At one point one of e-Tangata’s contributing writers, Dale Husband, was paid for his work in alpaca manure from Wilson’s Pukekohe property.  Misa says the 80 year-old Wilson has contributed mightily in koha.

e-Tangata has only just got premises, beside the Hard to Find Bookshop in Onehunga Mall. It is, Wilson reckons, about 10 percent along the path to becoming what he and Misa hope it can be.  

Says Misa: “We are nowhere near the dream of having that integrated platform for storytelling from a Pacific and Maori voice, talking about these things from the inside.

“We don’t want to be just that ‘little brown boutique’. We want to reach the white audience and have a mainstream platform as well.”

She believes it will happen: “I do think we can have an influence.  While we might not reach everybody we just need at the start to reach some key people.

“We need to have conversations about some things in New Zealand from a perspective that isn’t middle class, white or comfortable.  For example when you see talk about ‘affordable housing’ in new housing developments, the figures they mention are just not affordable to anybody I know.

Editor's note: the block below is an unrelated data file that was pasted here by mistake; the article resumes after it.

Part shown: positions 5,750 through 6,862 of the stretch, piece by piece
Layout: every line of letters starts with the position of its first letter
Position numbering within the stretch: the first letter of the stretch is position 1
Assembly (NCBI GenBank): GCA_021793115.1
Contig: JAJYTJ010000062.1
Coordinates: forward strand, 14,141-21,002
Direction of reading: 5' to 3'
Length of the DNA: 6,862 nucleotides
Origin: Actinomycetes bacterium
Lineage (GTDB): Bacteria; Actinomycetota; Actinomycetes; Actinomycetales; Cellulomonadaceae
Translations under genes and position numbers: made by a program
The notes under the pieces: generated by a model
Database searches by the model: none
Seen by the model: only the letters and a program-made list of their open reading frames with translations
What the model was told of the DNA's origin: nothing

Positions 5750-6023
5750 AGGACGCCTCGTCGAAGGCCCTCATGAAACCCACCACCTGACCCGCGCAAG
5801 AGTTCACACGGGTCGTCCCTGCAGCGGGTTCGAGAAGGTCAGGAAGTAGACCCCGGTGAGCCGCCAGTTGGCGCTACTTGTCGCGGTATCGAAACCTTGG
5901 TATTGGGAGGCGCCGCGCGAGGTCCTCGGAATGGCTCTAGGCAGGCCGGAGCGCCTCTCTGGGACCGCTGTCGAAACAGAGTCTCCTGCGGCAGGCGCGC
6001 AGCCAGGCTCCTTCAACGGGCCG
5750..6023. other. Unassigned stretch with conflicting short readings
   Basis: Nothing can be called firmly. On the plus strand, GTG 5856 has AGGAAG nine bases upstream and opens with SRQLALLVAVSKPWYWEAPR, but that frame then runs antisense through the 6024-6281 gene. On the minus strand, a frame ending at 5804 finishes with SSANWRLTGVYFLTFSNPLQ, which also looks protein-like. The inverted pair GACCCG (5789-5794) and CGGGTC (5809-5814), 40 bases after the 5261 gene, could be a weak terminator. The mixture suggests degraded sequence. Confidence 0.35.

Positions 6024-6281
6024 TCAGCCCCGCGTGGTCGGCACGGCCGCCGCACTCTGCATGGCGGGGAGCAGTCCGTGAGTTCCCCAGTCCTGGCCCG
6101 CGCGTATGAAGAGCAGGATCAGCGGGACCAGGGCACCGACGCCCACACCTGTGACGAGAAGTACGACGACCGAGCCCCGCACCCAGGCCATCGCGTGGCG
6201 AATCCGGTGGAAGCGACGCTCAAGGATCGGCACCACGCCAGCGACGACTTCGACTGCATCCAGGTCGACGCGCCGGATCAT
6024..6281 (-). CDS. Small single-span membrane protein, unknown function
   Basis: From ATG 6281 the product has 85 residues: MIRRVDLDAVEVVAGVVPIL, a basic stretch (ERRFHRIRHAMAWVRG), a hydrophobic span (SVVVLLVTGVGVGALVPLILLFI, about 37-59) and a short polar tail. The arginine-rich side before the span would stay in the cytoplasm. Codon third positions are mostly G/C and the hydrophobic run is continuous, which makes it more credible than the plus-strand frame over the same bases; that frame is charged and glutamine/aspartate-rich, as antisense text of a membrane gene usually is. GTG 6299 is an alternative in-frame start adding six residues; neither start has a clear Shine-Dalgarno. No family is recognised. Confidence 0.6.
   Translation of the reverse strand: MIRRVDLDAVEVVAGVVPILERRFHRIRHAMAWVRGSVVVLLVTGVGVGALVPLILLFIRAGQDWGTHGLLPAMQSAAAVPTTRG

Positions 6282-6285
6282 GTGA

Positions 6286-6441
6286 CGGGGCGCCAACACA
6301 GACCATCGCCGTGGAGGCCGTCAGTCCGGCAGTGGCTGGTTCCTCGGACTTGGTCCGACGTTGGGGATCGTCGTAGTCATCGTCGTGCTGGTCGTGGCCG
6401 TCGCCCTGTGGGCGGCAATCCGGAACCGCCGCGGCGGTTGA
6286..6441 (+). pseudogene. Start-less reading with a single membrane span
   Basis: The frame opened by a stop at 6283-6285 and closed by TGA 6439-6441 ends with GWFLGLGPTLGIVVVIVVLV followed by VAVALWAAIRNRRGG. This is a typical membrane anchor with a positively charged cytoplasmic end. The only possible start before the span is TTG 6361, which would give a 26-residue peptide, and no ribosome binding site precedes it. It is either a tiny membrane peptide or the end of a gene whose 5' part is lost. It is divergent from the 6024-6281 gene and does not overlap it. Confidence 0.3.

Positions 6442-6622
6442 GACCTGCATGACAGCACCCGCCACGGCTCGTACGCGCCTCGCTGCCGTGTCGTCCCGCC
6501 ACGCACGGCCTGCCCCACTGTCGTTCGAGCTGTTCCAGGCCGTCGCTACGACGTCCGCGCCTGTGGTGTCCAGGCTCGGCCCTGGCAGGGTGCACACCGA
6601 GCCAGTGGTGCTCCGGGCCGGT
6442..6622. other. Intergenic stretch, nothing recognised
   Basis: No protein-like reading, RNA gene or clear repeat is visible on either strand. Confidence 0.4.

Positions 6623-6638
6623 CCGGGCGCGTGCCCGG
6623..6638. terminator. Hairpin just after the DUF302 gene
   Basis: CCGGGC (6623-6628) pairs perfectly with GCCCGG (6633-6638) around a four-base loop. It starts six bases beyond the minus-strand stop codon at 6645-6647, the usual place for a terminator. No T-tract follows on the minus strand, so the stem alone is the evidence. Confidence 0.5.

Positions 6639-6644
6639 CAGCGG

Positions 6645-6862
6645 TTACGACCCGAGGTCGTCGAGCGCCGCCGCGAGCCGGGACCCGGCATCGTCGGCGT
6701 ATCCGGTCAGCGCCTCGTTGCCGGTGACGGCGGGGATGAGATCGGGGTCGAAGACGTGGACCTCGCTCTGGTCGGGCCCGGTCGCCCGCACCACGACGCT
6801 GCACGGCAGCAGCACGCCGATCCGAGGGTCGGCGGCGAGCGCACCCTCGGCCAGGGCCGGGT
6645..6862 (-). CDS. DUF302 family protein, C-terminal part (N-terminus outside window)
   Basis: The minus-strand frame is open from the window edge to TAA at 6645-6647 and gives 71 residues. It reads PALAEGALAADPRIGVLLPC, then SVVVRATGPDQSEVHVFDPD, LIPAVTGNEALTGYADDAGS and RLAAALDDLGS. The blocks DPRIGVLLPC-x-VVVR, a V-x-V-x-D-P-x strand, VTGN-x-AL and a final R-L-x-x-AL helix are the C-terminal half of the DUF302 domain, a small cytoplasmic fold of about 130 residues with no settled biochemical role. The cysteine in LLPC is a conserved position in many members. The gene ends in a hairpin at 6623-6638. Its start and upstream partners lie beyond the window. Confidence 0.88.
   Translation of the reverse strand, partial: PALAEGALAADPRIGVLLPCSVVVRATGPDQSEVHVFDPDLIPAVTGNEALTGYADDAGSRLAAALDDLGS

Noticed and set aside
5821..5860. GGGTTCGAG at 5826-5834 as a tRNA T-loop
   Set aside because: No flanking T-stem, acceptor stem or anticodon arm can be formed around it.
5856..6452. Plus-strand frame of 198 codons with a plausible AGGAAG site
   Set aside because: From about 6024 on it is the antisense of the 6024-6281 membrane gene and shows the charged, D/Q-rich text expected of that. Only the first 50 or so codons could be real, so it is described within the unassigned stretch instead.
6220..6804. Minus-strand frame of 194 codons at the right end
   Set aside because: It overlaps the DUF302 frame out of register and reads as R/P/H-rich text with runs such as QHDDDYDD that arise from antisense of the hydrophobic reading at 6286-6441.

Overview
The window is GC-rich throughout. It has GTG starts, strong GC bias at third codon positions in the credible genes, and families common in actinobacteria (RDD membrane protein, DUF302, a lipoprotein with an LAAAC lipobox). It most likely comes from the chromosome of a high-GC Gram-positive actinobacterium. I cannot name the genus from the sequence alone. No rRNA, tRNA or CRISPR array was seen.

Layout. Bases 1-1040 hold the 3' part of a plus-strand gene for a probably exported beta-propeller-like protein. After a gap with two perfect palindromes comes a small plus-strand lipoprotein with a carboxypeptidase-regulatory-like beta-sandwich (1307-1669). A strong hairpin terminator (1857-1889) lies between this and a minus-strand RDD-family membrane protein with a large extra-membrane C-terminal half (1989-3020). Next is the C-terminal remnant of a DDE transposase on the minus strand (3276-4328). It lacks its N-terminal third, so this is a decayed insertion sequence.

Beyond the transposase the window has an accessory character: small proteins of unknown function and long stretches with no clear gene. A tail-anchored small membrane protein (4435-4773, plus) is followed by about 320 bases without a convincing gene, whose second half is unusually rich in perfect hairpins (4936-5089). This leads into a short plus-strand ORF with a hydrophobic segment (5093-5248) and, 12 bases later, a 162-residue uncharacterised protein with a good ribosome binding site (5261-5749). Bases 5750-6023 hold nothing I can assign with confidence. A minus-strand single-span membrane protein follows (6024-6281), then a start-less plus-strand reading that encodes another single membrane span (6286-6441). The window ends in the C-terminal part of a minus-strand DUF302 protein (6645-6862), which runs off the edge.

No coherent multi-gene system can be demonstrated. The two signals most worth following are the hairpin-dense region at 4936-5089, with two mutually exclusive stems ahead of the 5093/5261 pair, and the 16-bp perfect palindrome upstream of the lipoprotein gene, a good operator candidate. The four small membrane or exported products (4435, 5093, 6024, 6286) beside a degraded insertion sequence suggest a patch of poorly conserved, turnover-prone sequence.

“We need to challenge comfortable perceptions in things like that and do it in a conversational, non-threatening way.”

When the former Auckland Star journalist Wilson began his first journalism introductory courses, helped by the Department of Māori and Pacific Island Affairs, a survey established  about 1.7 percent of journalists in the nation’s newsrooms were Māori or Pasifika.

Asked what he estimates it would be now, he laments: “Probably not that much more”.

Māori TV and TVNZ’s Te Karere are there, but Wilson says Māori have two voices, one in Māori and one in English.  “The dialogue, conversations and debates need to be carried on in English.  Bill English is not going to be sitting down and watching Te Karere.

“Māori and Pacific news has inevitably been colonised – you are not getting many well-informed judgments shaping the news.”